Two Concerns for Olympics: Air and Access. With a month remaining before the Beijing Olympics, the International Olympic Committee on Tuesday praised the city’s preparations but also cited two “open issues” that remain: whether the city can deliver good air quality and fulfill promises to allow television networks to broadcast from non-Olympic sites. Pollution and media access remain uncertainties as Beijing hustles to finish construction projects, plant flowers and get the city ready for the August 8 opening ceremonies. — NYT

Cheney’s Environmental Influence. The revelation by a former Environmental Protection Agency official that a member of Vice President Dick Cheney’s staff altered the politically damaging testimony of an EPA colleague is only the latest evidence of Cheney’s influence and power in shaping the nation’s environmental policy. Scores of interviews and government records showed that Cheney took on a decisive role as vice president to undercut long-standing environmental regulations for the benefit of business. — Washington Post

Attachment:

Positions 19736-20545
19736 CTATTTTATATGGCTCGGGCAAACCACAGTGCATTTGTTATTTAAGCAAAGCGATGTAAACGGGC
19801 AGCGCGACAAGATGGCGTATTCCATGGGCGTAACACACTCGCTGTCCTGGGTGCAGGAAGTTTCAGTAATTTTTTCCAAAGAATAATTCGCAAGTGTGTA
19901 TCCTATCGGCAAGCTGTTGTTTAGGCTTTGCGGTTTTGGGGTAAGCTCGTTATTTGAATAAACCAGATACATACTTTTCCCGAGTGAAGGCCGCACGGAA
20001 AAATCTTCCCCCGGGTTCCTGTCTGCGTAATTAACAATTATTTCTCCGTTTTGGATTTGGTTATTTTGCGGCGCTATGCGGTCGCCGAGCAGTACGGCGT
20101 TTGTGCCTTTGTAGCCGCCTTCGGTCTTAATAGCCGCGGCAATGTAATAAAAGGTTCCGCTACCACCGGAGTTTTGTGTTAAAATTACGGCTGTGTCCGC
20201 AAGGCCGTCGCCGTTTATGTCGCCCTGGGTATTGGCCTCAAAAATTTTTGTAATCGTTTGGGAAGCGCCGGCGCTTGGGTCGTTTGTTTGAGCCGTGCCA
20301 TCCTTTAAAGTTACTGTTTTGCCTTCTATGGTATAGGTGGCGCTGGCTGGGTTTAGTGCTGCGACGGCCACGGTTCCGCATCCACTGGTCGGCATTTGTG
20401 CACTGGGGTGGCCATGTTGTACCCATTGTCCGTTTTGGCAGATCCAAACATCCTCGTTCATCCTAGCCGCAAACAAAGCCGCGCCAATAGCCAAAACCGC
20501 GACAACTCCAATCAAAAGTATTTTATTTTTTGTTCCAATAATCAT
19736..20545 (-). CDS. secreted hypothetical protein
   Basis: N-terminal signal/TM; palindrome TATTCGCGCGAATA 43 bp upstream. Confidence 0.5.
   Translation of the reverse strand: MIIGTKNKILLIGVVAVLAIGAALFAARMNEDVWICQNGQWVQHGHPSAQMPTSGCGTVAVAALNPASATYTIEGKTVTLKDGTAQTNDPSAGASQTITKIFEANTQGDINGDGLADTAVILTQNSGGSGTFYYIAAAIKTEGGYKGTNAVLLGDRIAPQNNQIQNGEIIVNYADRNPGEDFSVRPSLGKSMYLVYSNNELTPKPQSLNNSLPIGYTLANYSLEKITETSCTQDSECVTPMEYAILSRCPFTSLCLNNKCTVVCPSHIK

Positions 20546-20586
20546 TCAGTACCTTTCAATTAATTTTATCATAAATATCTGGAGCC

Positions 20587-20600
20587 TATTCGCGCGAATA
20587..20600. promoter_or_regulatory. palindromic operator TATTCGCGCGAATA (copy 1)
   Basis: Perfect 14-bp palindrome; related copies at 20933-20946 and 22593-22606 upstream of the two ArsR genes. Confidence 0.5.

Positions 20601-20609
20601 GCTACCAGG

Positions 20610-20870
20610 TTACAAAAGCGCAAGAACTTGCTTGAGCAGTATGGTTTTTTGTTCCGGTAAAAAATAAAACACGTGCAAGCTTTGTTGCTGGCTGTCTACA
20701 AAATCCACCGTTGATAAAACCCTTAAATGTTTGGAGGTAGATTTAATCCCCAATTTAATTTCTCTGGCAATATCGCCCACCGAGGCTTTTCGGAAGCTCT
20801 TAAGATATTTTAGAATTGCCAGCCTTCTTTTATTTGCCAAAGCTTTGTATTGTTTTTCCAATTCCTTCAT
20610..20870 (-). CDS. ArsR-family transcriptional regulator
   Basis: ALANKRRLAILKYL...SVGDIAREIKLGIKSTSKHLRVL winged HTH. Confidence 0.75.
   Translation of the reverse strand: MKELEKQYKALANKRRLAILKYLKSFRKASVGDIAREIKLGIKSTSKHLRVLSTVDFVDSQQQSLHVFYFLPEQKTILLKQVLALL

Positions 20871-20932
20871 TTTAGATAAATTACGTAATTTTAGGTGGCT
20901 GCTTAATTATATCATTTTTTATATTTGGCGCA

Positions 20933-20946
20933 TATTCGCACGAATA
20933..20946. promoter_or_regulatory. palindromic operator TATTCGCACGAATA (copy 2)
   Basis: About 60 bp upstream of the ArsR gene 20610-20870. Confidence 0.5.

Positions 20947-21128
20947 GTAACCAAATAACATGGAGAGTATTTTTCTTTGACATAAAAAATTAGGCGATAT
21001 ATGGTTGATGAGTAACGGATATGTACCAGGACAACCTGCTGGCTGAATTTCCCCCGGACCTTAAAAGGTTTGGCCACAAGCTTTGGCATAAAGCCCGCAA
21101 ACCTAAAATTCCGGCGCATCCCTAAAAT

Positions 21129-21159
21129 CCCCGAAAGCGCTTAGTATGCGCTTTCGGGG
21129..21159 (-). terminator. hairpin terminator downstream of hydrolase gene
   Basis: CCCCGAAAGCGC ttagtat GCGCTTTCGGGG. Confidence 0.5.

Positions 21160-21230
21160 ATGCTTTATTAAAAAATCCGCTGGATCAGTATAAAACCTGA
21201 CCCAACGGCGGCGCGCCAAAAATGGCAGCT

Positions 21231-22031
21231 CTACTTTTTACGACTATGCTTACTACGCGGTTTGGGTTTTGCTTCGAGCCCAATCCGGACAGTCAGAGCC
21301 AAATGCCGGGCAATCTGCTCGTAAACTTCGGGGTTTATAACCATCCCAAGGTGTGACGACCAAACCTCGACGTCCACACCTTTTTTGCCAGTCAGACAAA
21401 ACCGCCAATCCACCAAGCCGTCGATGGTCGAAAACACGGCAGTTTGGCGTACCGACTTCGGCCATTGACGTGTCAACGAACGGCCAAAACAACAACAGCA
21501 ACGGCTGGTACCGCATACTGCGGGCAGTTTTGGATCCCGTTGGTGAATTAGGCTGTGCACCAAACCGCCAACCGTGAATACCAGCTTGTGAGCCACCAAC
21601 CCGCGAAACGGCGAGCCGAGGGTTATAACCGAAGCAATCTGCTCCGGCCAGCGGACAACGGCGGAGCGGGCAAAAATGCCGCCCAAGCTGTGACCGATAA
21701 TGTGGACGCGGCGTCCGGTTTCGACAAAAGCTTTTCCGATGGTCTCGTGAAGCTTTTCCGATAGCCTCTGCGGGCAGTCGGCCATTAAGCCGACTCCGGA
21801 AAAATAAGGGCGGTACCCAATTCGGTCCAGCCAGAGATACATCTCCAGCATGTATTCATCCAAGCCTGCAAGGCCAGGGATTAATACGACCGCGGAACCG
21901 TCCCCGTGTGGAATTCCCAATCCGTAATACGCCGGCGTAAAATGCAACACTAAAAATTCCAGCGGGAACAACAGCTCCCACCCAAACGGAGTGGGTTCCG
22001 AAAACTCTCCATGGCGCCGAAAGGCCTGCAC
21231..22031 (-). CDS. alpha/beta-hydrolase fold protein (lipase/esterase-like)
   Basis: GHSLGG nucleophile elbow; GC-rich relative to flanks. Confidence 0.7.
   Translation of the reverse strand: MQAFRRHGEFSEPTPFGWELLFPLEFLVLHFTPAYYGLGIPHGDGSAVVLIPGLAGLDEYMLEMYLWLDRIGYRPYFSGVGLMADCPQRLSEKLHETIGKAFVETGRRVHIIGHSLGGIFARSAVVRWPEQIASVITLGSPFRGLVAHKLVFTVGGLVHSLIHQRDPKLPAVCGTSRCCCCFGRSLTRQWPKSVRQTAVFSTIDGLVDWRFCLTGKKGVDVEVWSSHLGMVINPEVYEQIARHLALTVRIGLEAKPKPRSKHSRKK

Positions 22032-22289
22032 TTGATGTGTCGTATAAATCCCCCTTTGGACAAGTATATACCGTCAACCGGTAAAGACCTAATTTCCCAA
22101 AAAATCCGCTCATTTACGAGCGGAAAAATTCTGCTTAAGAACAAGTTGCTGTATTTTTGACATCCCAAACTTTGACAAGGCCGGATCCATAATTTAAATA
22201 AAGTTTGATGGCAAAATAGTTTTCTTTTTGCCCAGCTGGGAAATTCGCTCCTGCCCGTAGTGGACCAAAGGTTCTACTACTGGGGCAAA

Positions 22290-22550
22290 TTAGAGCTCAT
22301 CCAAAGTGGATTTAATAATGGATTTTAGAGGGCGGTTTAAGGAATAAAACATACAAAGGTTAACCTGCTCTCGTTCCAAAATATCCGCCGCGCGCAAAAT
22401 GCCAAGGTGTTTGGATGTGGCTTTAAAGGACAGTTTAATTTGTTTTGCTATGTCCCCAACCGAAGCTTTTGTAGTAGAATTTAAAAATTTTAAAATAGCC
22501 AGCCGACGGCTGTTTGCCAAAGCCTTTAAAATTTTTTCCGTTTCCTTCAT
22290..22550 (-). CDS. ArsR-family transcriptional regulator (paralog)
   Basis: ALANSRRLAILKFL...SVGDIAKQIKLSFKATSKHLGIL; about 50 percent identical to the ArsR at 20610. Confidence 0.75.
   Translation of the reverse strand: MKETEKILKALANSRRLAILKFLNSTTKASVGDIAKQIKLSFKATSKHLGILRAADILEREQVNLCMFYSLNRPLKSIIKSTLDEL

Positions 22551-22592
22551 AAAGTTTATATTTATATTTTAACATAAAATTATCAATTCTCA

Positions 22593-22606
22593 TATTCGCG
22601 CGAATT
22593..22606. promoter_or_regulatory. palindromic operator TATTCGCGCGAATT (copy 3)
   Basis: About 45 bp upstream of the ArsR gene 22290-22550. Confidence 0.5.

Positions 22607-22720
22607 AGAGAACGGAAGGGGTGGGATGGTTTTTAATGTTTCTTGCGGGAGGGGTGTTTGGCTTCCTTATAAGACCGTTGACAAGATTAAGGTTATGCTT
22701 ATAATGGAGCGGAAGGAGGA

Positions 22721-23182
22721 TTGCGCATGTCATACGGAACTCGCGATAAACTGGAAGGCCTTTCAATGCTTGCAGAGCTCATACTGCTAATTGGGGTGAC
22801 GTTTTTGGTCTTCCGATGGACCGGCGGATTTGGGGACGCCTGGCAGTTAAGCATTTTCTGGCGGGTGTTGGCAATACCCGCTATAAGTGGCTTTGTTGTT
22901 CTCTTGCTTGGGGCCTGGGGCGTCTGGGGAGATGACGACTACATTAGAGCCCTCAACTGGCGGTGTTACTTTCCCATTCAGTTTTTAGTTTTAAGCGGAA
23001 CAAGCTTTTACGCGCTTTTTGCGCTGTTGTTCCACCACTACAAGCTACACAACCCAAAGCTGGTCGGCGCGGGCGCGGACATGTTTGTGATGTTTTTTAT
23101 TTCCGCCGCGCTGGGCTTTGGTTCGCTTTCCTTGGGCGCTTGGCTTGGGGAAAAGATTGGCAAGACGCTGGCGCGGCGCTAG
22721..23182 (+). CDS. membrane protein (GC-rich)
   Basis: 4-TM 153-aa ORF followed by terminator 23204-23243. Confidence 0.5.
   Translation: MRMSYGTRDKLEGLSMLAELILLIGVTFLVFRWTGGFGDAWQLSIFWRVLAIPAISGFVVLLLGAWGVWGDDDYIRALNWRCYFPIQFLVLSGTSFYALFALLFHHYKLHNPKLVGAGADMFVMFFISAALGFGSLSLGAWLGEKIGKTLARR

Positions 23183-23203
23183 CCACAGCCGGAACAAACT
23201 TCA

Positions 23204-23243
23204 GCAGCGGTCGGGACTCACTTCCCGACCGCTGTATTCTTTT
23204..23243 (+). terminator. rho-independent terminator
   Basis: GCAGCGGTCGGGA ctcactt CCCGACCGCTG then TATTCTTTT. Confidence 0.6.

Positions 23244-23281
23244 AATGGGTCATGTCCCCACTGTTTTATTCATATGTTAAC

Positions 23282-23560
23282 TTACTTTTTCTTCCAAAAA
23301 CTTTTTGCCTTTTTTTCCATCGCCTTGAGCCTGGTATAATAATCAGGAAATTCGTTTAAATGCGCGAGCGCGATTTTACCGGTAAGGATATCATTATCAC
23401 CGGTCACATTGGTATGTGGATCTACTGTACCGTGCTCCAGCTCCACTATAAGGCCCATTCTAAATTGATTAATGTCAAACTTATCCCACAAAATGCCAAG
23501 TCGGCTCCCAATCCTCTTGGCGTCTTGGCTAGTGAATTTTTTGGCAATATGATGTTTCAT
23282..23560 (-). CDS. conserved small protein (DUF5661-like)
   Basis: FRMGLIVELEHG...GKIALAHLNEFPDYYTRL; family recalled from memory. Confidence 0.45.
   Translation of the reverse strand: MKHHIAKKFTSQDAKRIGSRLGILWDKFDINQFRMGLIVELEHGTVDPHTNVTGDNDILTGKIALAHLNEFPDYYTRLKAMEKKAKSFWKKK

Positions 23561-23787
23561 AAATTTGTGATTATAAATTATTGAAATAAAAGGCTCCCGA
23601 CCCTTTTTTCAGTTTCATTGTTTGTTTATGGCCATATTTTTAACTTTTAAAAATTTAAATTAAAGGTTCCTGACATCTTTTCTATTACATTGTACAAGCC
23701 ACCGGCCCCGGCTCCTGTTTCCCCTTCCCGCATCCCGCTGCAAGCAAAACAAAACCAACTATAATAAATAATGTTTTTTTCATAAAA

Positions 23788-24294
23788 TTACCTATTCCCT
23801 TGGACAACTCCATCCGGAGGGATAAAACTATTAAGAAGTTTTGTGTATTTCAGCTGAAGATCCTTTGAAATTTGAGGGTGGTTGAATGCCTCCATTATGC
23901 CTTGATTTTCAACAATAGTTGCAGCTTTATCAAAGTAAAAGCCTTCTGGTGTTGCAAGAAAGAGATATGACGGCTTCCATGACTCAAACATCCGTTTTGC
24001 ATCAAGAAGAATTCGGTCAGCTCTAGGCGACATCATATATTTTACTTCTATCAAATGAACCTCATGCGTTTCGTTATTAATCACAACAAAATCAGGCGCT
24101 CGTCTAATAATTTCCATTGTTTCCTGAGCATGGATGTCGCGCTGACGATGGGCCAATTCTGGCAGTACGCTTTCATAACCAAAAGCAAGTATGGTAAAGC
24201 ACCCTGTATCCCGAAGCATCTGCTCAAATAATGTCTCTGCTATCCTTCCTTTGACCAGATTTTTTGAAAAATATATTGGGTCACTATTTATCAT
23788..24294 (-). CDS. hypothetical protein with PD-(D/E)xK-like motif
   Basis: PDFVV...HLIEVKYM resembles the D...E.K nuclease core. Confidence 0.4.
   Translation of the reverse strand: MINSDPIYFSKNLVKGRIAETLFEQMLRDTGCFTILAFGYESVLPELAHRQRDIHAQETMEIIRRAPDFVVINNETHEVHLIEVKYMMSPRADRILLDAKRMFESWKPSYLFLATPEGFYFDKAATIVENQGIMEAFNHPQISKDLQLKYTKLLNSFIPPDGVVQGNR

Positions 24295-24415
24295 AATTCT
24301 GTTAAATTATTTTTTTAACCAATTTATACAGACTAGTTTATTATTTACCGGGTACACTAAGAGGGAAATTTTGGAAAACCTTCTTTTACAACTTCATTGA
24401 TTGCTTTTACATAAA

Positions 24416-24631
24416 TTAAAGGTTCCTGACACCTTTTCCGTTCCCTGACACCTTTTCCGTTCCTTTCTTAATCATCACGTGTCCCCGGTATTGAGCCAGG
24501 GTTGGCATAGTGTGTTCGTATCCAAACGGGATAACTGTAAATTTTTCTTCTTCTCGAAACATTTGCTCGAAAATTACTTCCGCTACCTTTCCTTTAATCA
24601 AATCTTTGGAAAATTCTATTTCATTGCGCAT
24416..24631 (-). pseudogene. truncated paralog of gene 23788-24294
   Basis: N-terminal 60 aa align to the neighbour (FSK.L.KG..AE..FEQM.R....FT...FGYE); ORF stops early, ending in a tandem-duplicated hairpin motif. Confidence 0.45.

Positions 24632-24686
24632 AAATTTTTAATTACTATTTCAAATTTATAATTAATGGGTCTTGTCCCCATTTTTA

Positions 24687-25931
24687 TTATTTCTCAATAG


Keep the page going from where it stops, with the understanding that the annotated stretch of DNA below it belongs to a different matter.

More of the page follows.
Massive under-reporting of fish catches leads to declining stocks. The total amount of fish being caught in the world is significantly under-reported because official statistics do not take into account the substantial catches made by some of the poorest nations that rely on fishing as a food staple, a study has found. Scientists have estimated that for more than 50 years the UN Food and Agriculture Organisation has failed to report the huge volumes of fish being caught collectively by small-scale fisheries in its statistics on national catches. — The Independent

Major Economies Climate Meeting a “Sideshow”
– The only good news about the Bush “major economies meeting” (MEM) is that it has mercifully now come to an end—not with a bang, but a whimper. There is no agreement among the industrialized countries on key issues, including the level of ambition and base year for both mid-term and long-term emissions reductions and how to meet the need for greatly ramped-up assistance to developing countries both for clean technology and adaptation measures. It is abundantly clear that until there is a new US president who is prepared to join the EU and major developing countries in framing a truly responsible approach to the climate issue, little progress can be made. — Union of Concerned Scientists


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